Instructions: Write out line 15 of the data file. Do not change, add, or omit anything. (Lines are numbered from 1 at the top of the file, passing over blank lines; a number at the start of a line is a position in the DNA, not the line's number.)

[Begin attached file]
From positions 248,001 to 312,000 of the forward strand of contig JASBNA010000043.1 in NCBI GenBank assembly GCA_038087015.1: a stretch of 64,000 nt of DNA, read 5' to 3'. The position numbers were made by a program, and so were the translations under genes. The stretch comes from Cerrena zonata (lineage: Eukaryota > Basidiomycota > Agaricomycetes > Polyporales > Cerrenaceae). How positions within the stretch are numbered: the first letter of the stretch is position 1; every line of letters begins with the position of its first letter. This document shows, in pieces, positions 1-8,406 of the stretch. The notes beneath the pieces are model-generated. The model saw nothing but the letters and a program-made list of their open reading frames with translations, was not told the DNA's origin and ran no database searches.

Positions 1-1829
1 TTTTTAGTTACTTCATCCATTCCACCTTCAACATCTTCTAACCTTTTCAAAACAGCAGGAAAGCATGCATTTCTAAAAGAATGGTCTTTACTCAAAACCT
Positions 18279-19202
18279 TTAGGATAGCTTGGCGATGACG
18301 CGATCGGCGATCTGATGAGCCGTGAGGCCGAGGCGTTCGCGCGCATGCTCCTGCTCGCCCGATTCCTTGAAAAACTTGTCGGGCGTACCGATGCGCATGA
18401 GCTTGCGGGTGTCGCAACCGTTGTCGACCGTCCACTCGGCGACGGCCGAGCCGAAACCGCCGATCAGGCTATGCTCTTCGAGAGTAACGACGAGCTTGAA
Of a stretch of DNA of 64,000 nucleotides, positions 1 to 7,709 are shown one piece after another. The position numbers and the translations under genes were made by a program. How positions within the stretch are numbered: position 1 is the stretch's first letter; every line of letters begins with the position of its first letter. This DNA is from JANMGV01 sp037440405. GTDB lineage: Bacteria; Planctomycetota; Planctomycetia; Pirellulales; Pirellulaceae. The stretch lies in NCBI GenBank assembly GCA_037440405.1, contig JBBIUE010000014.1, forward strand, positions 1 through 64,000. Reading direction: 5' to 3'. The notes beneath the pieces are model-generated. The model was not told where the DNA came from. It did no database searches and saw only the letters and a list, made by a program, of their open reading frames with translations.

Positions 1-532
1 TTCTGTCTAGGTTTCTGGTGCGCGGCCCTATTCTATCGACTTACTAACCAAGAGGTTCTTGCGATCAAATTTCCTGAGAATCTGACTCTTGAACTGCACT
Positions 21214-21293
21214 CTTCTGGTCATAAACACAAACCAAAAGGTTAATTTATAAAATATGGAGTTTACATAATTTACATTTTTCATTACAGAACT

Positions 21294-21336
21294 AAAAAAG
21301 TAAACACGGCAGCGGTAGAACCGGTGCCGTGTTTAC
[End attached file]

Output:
21301 TAAACACGGCAGCGGTAGAACCGGTGCCGTGTTTAC